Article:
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University College, Toronto
File:University College University of Toronto.png
Motto Parum claris lucem dare (Latin)
Motto in English To shed light on that which is obscure
Established 22 April 1853
Type Constituent college of the University of Toronto
Principal Sylvia Bashevkin
Undergraduates 4,100
Location Toronto, Ontario, Canada
Campus Urban

University College is one of the constituent colleges of the University of Toronto. UC was founded in 1853 as The Provincial College to provide higher education in Ontario without regard to religious affiliation. Currently, 4,100 students and 100 faculty make their academic home at University College, one of two National Historic Sites of Canada[1][2] at the University of Toronto. It is an academic community of students, faculty, staff and alumni.

Site Edit

The site that the building finds itself situated in today is substantially different than that which it originally found itself. In effect a university and a city have grown around University College. University College was the first building on the University of Toronto campus and as such has always been a focal point on its grounds. Even To This Day University College holds a place of importance over King’s College Circle at the center of the St George campus at the University of Toronto. If ones stands in the field surrounded by Kings College Circle it feels as though the university radiates outwards from the focal point of University College. The site which University College is found on has certainly changed considerably over the last one hundred and fifty years. What was once the only building on campus is now surrounded by countless other buildings, paths and roadways. When originally constructed the views out of upper story windows would have rendered forests and fields but now are replaced with a condensed and busy modern university campus. In a broader context University College and the University of Toronto both find themselves in a much different site than that of the 19th century. When the University of Toronto was conceived of it was not an urban campus as it is today. Originally University College would have been situated in a rural setting with fields and woods surrounding it with the majority of urban Toronto south of its location. This has changed greatly and now the university and University College both find themselves in the downtown core of Toronto. The juxtaposition of this old and historic building to a modern setting helps to reinforce the thoughts and feelings that the building evokes. If University College was not surrounded by like buildings and not in the core of a modern city the thought that this is an important historical building would not be as pronounced.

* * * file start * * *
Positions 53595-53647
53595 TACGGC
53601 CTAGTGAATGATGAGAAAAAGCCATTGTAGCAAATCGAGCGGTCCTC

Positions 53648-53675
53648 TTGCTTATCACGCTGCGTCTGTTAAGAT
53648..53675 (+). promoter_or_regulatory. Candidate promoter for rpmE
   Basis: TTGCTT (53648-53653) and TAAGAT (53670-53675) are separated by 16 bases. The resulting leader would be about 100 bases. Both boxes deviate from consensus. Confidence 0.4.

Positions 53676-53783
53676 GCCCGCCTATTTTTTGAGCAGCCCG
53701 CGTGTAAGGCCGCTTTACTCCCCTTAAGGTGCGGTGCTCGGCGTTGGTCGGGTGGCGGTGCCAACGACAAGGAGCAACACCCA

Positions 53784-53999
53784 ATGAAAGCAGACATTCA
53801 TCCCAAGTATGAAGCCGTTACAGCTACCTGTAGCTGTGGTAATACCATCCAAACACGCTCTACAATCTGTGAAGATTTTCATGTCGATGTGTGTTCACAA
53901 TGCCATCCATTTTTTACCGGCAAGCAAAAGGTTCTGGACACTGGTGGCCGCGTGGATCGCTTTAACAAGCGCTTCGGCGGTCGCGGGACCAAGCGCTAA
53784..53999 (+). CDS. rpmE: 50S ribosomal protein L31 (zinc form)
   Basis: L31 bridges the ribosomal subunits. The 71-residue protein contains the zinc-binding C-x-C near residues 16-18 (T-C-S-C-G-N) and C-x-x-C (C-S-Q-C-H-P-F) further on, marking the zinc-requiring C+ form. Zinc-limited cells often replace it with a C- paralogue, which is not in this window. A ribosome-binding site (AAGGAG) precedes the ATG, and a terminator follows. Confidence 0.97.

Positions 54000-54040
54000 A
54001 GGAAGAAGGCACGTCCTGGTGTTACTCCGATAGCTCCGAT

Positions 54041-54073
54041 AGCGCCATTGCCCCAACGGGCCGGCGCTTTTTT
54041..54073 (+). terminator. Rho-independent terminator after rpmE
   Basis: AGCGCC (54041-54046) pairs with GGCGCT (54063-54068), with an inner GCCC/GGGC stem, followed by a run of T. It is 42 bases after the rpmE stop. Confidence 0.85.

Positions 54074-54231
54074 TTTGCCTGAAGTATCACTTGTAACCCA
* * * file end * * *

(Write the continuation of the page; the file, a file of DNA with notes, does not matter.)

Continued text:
History Edit

File:UofT after the 1890 Fire.jpg